Agreed. Yes, absolutely, there is something wonderful about being in the grocery aisle and calling home (though not in my case) to say, I forgot, what do we need besides bread? Or being able to take a call by the pool instead of staying inside all day to wait for it and wasting a day of sun. A few minutes of cell chat here, a few minutes there, to enable multi-tasking is okay. I get it: we're all busy. But having every conversation with a friend who's driving or having a heart to heart to somone on blue tooth is about as appealing or appropriate as breaking up via text message.
There was a time--several years ago--it seemed all of my conversations with Deanna took place on her way home from work. And I was frustrated. Just as we got into conversation, she would be pulling in the driveway. We still have those phone calls, of course, but as a result we also have a regularly scheduled Sunday conversation when we can both talk from the comfort of our own homes. Jill often calls on the way home from work--around 9 o'clock my time--to check in, and to do so before I go to bed. If she were to wait until she got home, she'd find me sleeping. Sometimes she still does. But in addition to those 9 o'clock chats that are hit or miss, we also schedule times to talk at home (while sharing a long distance cocktail). More and more that's how Tam and I talk now too--by appointment.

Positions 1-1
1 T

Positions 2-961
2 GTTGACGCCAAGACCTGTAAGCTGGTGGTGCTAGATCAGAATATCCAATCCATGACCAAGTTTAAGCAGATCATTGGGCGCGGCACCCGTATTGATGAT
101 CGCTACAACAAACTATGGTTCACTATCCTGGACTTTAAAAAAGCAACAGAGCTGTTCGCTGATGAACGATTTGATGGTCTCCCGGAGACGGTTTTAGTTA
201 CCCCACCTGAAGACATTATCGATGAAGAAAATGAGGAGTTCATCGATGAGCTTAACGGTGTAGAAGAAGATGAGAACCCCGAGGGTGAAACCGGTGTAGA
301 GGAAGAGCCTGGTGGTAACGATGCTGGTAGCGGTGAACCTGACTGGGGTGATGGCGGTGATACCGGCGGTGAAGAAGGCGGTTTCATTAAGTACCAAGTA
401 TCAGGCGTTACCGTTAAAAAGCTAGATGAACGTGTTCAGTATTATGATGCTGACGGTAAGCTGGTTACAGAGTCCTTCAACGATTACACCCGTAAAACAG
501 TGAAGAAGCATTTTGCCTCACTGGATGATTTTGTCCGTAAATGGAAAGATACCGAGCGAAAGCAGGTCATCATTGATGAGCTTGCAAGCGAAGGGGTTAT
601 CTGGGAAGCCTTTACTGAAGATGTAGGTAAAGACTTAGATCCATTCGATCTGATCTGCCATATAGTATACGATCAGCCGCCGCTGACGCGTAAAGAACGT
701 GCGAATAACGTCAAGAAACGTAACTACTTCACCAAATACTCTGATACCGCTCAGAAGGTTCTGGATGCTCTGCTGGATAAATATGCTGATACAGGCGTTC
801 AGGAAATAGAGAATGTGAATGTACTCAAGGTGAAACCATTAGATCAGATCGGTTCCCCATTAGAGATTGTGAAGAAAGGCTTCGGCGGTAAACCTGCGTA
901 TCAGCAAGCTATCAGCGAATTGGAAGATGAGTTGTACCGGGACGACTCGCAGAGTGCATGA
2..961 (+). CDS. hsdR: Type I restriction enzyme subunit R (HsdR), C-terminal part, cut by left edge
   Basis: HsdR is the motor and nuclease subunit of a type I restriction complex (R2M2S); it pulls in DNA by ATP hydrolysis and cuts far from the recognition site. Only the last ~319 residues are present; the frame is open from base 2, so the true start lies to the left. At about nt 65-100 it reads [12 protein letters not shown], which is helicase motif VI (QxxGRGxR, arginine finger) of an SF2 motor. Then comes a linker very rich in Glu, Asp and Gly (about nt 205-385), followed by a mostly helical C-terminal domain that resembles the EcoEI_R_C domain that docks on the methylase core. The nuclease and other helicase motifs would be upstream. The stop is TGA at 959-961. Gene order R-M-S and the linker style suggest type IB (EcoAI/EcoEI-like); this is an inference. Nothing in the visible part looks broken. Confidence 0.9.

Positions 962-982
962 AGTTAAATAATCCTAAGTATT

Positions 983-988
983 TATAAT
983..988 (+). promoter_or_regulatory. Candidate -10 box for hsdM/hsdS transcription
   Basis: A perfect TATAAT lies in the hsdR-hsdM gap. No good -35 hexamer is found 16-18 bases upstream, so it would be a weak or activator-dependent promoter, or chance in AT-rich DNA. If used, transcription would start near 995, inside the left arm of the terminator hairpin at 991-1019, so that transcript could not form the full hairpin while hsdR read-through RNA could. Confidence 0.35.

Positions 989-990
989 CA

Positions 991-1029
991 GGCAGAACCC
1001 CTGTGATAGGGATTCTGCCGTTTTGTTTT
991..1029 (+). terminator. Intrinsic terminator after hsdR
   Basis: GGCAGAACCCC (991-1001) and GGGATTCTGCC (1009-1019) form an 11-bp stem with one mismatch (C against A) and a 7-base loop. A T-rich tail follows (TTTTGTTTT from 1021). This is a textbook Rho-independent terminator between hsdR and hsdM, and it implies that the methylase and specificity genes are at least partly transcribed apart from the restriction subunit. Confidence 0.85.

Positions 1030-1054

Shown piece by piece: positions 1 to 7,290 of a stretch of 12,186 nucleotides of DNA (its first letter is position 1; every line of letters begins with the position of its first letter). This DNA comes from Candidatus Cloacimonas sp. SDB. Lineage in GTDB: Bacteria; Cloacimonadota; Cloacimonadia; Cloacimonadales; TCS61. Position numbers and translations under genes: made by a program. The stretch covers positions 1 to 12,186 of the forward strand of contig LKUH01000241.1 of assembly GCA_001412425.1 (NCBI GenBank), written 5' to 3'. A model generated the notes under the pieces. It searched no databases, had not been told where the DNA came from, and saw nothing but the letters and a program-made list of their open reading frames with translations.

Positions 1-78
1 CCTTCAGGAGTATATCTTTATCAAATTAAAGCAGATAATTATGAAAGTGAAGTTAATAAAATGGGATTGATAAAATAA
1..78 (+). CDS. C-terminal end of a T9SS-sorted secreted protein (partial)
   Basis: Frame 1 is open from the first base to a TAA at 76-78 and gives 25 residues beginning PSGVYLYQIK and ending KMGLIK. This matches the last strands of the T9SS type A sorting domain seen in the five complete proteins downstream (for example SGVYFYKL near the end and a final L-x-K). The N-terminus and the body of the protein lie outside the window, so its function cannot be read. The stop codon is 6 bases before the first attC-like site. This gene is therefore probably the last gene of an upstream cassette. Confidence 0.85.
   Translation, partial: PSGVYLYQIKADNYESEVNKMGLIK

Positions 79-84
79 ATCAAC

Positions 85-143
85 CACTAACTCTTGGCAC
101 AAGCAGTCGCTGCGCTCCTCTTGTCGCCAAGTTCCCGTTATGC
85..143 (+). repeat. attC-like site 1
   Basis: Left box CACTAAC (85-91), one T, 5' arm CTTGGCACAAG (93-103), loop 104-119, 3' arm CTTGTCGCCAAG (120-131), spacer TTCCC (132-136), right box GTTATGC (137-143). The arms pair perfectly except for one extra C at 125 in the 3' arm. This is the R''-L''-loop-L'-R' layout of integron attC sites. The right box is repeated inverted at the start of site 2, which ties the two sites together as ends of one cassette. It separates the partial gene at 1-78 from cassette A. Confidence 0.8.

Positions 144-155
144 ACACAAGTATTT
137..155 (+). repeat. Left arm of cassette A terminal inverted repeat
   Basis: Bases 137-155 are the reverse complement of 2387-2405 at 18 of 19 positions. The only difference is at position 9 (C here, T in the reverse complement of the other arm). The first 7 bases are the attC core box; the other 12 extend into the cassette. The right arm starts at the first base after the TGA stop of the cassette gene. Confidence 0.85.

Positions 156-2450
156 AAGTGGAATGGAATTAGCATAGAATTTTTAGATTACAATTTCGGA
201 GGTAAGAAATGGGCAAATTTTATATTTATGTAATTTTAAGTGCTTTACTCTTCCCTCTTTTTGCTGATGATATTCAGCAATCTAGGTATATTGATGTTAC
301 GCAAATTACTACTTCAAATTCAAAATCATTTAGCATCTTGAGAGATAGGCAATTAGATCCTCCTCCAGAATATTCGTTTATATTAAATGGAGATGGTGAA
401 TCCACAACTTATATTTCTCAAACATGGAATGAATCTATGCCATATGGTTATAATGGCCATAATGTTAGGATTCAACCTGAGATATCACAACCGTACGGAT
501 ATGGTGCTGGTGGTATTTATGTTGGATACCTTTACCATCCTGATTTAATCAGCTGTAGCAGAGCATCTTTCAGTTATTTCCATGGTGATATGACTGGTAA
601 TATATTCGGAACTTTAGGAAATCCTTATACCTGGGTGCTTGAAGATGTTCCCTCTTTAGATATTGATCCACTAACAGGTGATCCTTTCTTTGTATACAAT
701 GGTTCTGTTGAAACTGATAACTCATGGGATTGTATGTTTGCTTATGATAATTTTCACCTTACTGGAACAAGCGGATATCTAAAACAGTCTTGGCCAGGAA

Maybe that seems impersonal to you: scheduling phone calls. To me, it's carving out time to spend time with friends who live far away. No traffic lights, no horns blowing, no windshield wipers, no a*shole drivers to distract us. I like that better: talking old school with old school friends. Seems only appropriate.